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An #IBDStory by Jessica Mary Logan When looking at my super girl photos you can see that I look NORMAL on the outside but there’s a lot that effects my ability to do things on a day to day basis, which is why you should NEVER JUDGE anyone by their front cover. This is the meaning for the ‘N’ being the wrong way on invisible. Even when someone says ‘they are fine’, you will never truly know how they are feeling because many people hide their struggles. I know that many of you will be able to relate to the judgement you can get on being ill whether it’s calling in sick at work or having to let friends down etc I have been tackling with Acute Severe Ulcerative Colitis (A form of Inflammatory Bowel Disease) since the end of April 2017 but unfortunately due to misdiagnosis this caused me to be hospitalised in July 2017 and requiring emergency surgery within a week of diagnosis. To be told that you are on death doors is scary no matter how old you are and to hear these words at the age of 25 came as a shock along with the rest of the experience, which has been life changing. None of my loved ones really understood how unwell I was, not even myself. I knew I was in a lot of pain but I assumed I would be admitted into hospital, diagnosed and walk out fine with treatment. How wrong I was. You will notice I have used the wording ‘ULCERATED’ instead of ‘Ulcerative’ this is because UC is the only illness that uses that wording so I’m hoping you can relate more to ulcerated. IBD is not IBS. It is an auto immune disease that cannot be cured. Many people I’ve spoken to with IBD tackle ‘know it alls’ everyday. They get told to start a special diet, to take a specific medicine and to have a healthier life style. Some of these can help with flare ups but they will never cure someone. Everyone’s scenario is also different so what may work for someone may not work for another. It can also stop working so you are fighting a losing battle. I firstly noticed something was wrong when i would leak mucous when bending over but it got to the point of leaking when even moving position on the sofa. I stopped going out because of this as I would have poocidents, which was extremely embarrassing. I would be crippled in pain on the floor due to abdominal cramping and I would cry on the toilet because of passing lots of blood. It was that bad in hospital I was going to the toilet up to 30 times a day and a nurse even asked if I was on my period 😂. I have received numerous tests for my symptoms, illness and Stoma. They began with blood tests to check inflammation markers (these were fine until the worst stage of my flare) and stool samples to check Calprotectin levels for inflammation markers. Since being hospitalised I’ve had continuous blood tests and X rays, Flexo Sidmoidoscopies, CT scans, MRIs + Anal examinations. Some of these tests / examinations are not pleasant but luckily I don’t get embarrassed easily. Some people are even afraid to go to the doctors to talk about their symptoms, let alone going through some of these. On diagnosis (from my flexo sidmoidoscopy and biopsies) my whole colon and rectum was severely inflamed and covered in ulcers. I had to have daily X-rays before my surgery due to the high risk of my bowels perforating, which also showed my bowels were severely distended. My bloods were taken pretty much everyday. It’s usually easy to take my blood but they struggled getting my veins even in my feet they couldn’t get a cannula in. I had the critical nurses come to help and numerous doctors causing me to be covered in bruises. When admitted into A&E I was started on a high dose of prednisone (steroid) and Mesalazine, which are the standard medications for IBD along with fluids. 4 days later I received my diagnosis and was started on the highest form of treatment called Infliximab (also known as Remicade), which is an infused medication as well as hydrocortisone. Unfortunately my symptoms progressed so I was told 3 days later that surgery was required however I managed to hold them off a few more days to try and get my head around it. I was in complete shock, it was devastating to hear. My head was all over the place and it was horrible to see the effect on my loved ones. On the day of surgery I was scared... I had never even broken a bone. I had no idea what to expect, as I knew nothing about a Stoma but I was told the surgery would stop all my pain and give me back a normal life so I went down with positive thoughts. The Stoma nurse came to see me the following day to go through my supplies and showed me how to change my bag. I was mortified seeing my Stoma for the first time. It was swollen and looked like a foreskin hanging from my belly. I cried as soon as she left because I didn’t want to live like that. I felt disgusting and was scared that no one would love me anymore. I had always suffered with body confidence since I was in junior school and I had gained a large amount of weight through comfort eating so this completely destroyed any confidence that remained. After surgery I was receiving visits from a dietician who provided advice and a booklet on what to eat during my healing time and also post surgery. It was very overwhelming to get your head around as it’s very restrictive at first and there’s different foods to eat if your output is thick or runny. There’s also foods that should be avoided on all occasions (sweetcorn, nuts etc) however I have learnt that everyone with a Stoma is different, which I will mention later. On day of discharge I had no output (poo) and had pure blood in my bag however I was informed that it was normal so I was excited to go home. I was admitted the following day due to no output and horrendous pain from abdominal cramping. I was informed that I had a blockage (obstruction of the bowel / Stoma), which I had no idea could happen. I had a catheter put down my Stoma and left overnight to allow room for the output to move. Following this occasion I went back on 3 more occasions with partial blockages with the 4th one being the worse as I was throwing up and had to be taken in via ambulance. I couldn’t move without being in excruciating pain. It’s been described as severe labour pains but I was also tackling bruising following my surgery. The pain and cramping would last for days and no medication would disguise it (even IV morphine). No scans would show what was wrong so it was agreed for me to have emergency surgery. So within 3 weeks of my 1st operation, I was back on the theatre bed. During surgery they found that my bowel had twisted, which was causing the blockages and could have been life threatening if left. Following this surgery I was in a lot of abdominal pain, which was put down to receiving the same surgery in close timescales as tissue was still healing. I knew something was wrong when I couldn’t wash myself as moving would cause pain and no medication would help. My stomach started to swell and my scar was changing colour however I was informed everything would settle and it was ok. I had been in and out of hospital for nearly 2 months so was excited to come home on day of discharge. I was talking to some of the lovely ladies on my ward when I smelt a funny smell. I asked my mom if she had trumped them realised it was me as I felt this warm liquid running down my leg. I swung the curtain around and had noticed my main surgical wound was seeping and had burst open. They confirmed it was due to an abscess and blood clot building up. I went home with a drainage bag but ended up back in A&E the next day due to it fully opening causing a hole in my stomach. I had to take daily trips to the doctors to have my wound packed for 2 months as district nurses didn’t want to help. Unfortunately this surgery wasn’t the end to my blockages as I continued to suffer with them regularly however they weren’t luckily as painful as before. I had to control these with food, fizzy drinks, lactulose, laxatives, pain relief and other things I found helped me relieve them. I had to learn what foods would make them worse and avoid these. At the time this was mainly carbs. Unfortunately they still caused pain and prevented me getting out the house and doing certain activities. My annoying body decided to have a really bad blockage on our wedding day (14.04.18) so I had to leave the celebrations just gone 8pm. I was absolutely devasted and still today feel like I’ve let myself and others down but it was out of my control. I was in loads of pain and throwing up. It didn’t fully clear until a week or so later so it caused issues on our mini moon too. I will explain the purpose for these blockages later. One of the main issues for people with a Stoma is leaks because of the bags coming off. Leaks have luckily been a rare occasion for me however I have had them during a theatre show, a day out at a theme park and woke up to a few. I was distraught when they first started to happen. I would wake up with poo all over me and the bed in a panic. Changing my bags to convex have helped but I do still get the odd leaks especially in the heat as the adhesive peels off. I just get up and deal with them now however it’s extremely embarrassing when they happen in public. I also suffer with acid burn around my Stoma like many others do. This is due to the output getting through the hole and burning the skin. It causes it to be red raw, which is sore, stings and itches. It’s difficult to treat as bags are unable to stick and you can get in a pooey mess when your bags off because you have no control of your motion. This strangely doesn’t bother me anymore as I’m used to it. As you can imagine, we also have no control of wind so mine has decided to trump on the phone to important companies at the most inappropriate times like it knows. 😂 As I have no colon I suffer a lot with dehydration because my body doesn’t absorb water like a ‘normal’ person. This can cause headaches, dizziness and other issues. My body doesn’t absorb nutrients the same, which causes anaemia and the symptoms that come with it. I therefore receive iron infusions and take vitamin d tablets due to a deficiency. One of my main struggles is fatigue. Some days I can’t even get out of bed as I have no energy. I struggle to sleep at night due to my insomnia so I can go days without getting a proper sleep. I can sometimes sleep all day when my body lets me. This frustrates me the most as I feel like I waste my life doing nothing. I can hardly do things around the house and I don’t socialise much. I’ve had to cancel on my friends and family so many times, which is upsetting. Due to IBD incontinence and bag draining / changes I have every right to use a disabled toilet. As you can imagine, I receive a lot of judgement due to my illness and Stoma being invisible. I have received passing comments and filthy looks. At first I was embarrassed but now I tell them how it stands. I have had disabled people tell me they have more rights to use the toilets than myself. I try to avoid using them unless it’s really needed as I know other disabled users may be in more need but I shouldn’t have to argue my rights. I had my 3rd surgery in April this year due to my rectum still being diseased, which was causing blood and mucous from my back passage. My rectum therefore had to be removed as it wasn’t healing with steroid enemas. Due to continuous complications with my bowels kinking, which was causing the blockages... my surgeons feel it is best to remove my Stoma as it could straighten my bowel out. They created a man made rectum (J pouch) from the small intestine during the same surgery and this is currently healing. My next surgery is due this week, which I’m nervous about as I’m worried things will go wrong as nothing has been simple. I am still having mucous and blood from my back passage, which can leak when bending so I have to be careful along with painful cramps so hopefully this isn’t anything serious and the J pouch works. I had to receive a blood transfusion 2 days after surgery due to losing a large amount of blood and being unwell. Since my last surgery I have been unable to eat a lot more foods as my body doesn’t seem to digest anything. It causes continuous blockages, which can last more than a day even with laxatives as nothing seems to help them. I can’t stand up or walk for long periods of time without it hurting me. It can get to the point of struggling with my breathing because of the pain I’m in. I went to the summer good food show and had to use a wheel chair after 20 minutes. It completely destroys your life, which is why I’m hoping all my problems disappear. It felt never ending with all of these complications and I was an emotional mess for a long time. I have however came to accept my Stoma even with the issues it caused so I’ll be sad to see it go on the 12th, which marks a whole year since my Hospital admission. My body confidence has grown massively in the last year and I now wear my bag with pride because it saved my life. Before my flare was serious, I had gained a lot of weight through comfort eating however I lost over a stone in hospital due to my flare and surgery. I also lost a stone in January due to lots of watery output I couldn’t control (diarrhoea). At least I went without blockages for most of this month 😝. Many people with IBD suffer with their weight with most of them losing it due to their diarrhoea etc. They can also suffer with weight gain due to medication. Most people taking Prednisone get moon face. I only needed it for a week however I had to come off it gradually over 3 months and it still took another 3 months for my face swelling to go. I am now 3 stones lighter and happy with how I look. You can feel isolated and at first I felt so lonely. I knew no one with a Stoma and IBD however since being in Hospital I have made 2 amazing friends. One who has the other IBD and a Stoma bag (Crohns) and the other who has other auto immune diseases that destroy her body. I’ve also learnt a lot through Facebook groups (Ulcerative Colitis and Colostomy UK Support Group). Many people do not understand the severity of IBD and feel it’s just diarrhoea but hopefully I’ve explained enough for you to understand the struggles of someone with this disease. There are some things I haven’t mentioned such as fistulas and that we have an increased chance of getting bowel cancer but I think I’ve managed to mention all of my suffering. Remember everyone is different so although I’ve explained my scenario, someone’s could be different. For example my friend has a barbie butt (anus removed) and suffers with increased output where as I mainly suffer with thick output that clogs up. There are also a list of medications that people will be put on to try and help them into remission such as humira. People have stomas for different reasons such as cancer or even extreme incontinence issues etc. There are 3 different types of stomas. I have an ileostomy as my Stoma is made from my remaining small intestine due to my colon being removed. There is a colostomy, which is made from the large intestine due to the small intestine being partially or fully removed and there is a urostomy, which is made from the ureters due to the bladder being removed. The ileostomy and colostomy are for faecal output and the urostomy is for urine. Ileostomy bags are usually on the right hand side because your colon is on the left and vice versa for the colostomy. Stomas can either be end or loop. My first 2 were ends because they weren’t connected to anything therefore it’s where my intestine ended where as my current one is loop as part of it is connected to my j pouch but not in use. I wasn’t told much in Hospital so I researched into stomas and IBD myself, as I was intrigued. I now enjoy passing my knowledge onto others, especially those who are new to it. Infertility is a big worry of mine along with the worry that my next surgery may not work however I am staying positive. IBD can impact fertility because of the impact it has on your body. Stoma and J pouch surgery can also impact fertility as they operate on your pelvis and abdomen area, which can cause scar tissue and damage it. I am excited for my next chapter in life. I will hopefully have children / be pregnant next year and be back to enjoying life. I am so proud of how far I have come. Life is cruel so please don’t make it harder for people by judging them or trying to tell them what to do. They have the disease / Stoma so trust me, they have done their research and trialled things to improve the situation they are in. Provide them with support as it’s not easy to wake up everyday tackling pain etc. INVISIBLE. ULCERATIVE COLITIS. IBD. AUTO IMMUNE. INCURABLE. HOSPITAL. MUCOUS. ABDOMINAL CRAMPING. BLOOD. INCONTINENCE. PAIN. NEEDLES. ANAL EXAMINATIONS. EMBARRASSING. ULCERS. DRUGS. SCARY. SURGERY. STOMA. SCARS. MENTAL HEALTH. NO COLON. MALNUTRITION. BLOCKAGES. LEAKS. NO RECTUM. FATIGUE. INSOMNIA. LIFE CHANGING. WEIGHT ISSUES. ISOLATING. MISUNDERSTOOD. INFERTILITY? BRAVE. FIGHTER. STRONG. The above words are what is written on my body however this list continues on and on. I have tried to explain the most important points. Thank you for taking the time to read this. Please share to raise awareness. Remember that you never truly know a persons battle. ... See more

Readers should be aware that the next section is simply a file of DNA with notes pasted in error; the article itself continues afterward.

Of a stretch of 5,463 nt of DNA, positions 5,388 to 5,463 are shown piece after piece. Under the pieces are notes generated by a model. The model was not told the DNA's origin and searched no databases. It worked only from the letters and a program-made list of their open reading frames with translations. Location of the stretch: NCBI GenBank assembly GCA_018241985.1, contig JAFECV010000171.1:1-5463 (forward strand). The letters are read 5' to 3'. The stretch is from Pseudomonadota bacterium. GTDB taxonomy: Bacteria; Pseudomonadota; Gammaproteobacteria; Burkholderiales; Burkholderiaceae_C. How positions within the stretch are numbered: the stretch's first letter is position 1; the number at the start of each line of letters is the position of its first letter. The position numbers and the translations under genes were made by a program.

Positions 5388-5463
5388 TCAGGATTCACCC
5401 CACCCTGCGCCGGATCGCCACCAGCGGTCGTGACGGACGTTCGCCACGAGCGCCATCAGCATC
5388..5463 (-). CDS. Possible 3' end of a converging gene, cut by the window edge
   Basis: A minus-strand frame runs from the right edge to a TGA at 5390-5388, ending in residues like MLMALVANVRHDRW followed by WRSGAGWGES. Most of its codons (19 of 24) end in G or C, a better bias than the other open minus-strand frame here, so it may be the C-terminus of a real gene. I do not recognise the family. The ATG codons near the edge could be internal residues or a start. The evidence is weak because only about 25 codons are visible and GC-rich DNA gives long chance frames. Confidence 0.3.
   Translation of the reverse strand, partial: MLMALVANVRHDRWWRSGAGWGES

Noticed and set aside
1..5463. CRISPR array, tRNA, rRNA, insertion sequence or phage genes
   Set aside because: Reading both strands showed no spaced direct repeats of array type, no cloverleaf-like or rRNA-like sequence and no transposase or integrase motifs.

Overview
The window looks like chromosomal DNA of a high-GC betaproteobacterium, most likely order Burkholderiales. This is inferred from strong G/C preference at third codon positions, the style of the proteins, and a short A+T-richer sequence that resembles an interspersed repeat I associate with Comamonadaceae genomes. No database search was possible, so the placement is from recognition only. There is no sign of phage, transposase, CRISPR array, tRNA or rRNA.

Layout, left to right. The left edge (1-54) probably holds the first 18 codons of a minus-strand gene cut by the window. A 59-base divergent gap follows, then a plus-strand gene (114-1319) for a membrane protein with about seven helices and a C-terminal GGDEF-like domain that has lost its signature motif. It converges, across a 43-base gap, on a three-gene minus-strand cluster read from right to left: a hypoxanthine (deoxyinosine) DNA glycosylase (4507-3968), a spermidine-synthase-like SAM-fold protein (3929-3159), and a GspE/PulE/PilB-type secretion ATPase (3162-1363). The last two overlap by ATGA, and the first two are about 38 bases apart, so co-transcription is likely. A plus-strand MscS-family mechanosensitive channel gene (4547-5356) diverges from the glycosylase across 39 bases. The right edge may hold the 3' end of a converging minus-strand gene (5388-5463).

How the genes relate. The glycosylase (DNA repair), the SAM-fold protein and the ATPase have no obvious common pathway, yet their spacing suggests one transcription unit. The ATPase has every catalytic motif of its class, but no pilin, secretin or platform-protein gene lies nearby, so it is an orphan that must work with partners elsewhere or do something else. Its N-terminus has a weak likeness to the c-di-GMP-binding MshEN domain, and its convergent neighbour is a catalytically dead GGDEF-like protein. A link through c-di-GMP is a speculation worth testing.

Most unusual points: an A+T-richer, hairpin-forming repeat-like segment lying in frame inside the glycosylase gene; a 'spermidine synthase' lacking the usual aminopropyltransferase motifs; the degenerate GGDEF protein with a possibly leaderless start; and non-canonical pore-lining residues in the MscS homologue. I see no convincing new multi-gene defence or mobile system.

Happy 70th Birthday to the NHS! We’d like to take a moment to thank all of you out there that work tirelessly day in day out to keep the NHS alive. From: Consultants To Cleaners Nurses to Caterers Surgeons to Admin Thank you all for everything you do. We are truly lucky to have such a service and the wonderful people that keep it going each day. ... See more
“We have listen to our mind/bodies and what they need. Never feel guilty about self care”
Happy Fathers Day to all of the dads out there. To all the dads suffering from Inflammatory bowel disease, we salute you! 💜
“If me raising awareness helps just one person then it makes everything worthwhile for me. It may seem like sometimes all I talk about is Inflammatory Bowel Disease, but awareness is key in breaking the stigma surrounding this disease.” Our founder James Conlon - Winner of the Alex Demain Lifetime Awareness Award. Thank you to Crohn's & Colitis UK 💜 ... See more
Returning for the third year, 2018 saw more nominations than ever before for the Alex Demain Young Fundraiser of the Year Award.
“I choose to focus on the positives rather than the negatives. I’ve grown to love and appreciate all of my scars and ostomy, they’ve given me a new lease of life and allowed me to do things I would have never otherwise dreamed of." Battling Ulcerative Colitis, fundraising superstar Amber is ready to WALK IT again this Saturday! Register now to get your FREE t-shirt: crohnsandcolitis.org.uk/walkit Read Amber's story: bit.ly/2JnxR1x ... See more
I am really proud to be a member of Crohn’s & Colitis UK and support the incredible work they do. From funding research, to member benefits including the Radar key and Can’t Wait Card - this charity are my go to for IBD information on medications. Thank you for everything you do. Our founder James on Crohn's & Colitis UK membership. ... See more
Join our charity today for as little as £1.25 a month. Enjoy member benefits and join the 36,000 strong community of members who are fighting for a better quality of life for everyone affected by Crohn's and Colitis.: ... See more
For those living with Inflammatory Bowel Disease who are not exempt from paying prescription charges, around a third don’t pick up or take their medication properly due to the cost. This can then lead to a deterioration in their health resulting in additional treatment being needed. ... See more
New research from the York Health Economics Consortium (YHEC) has found that scrapping prescription charges for people with Inflammatory Bowel Disease (IBD) would save NHS England over £20 million per year. ... See more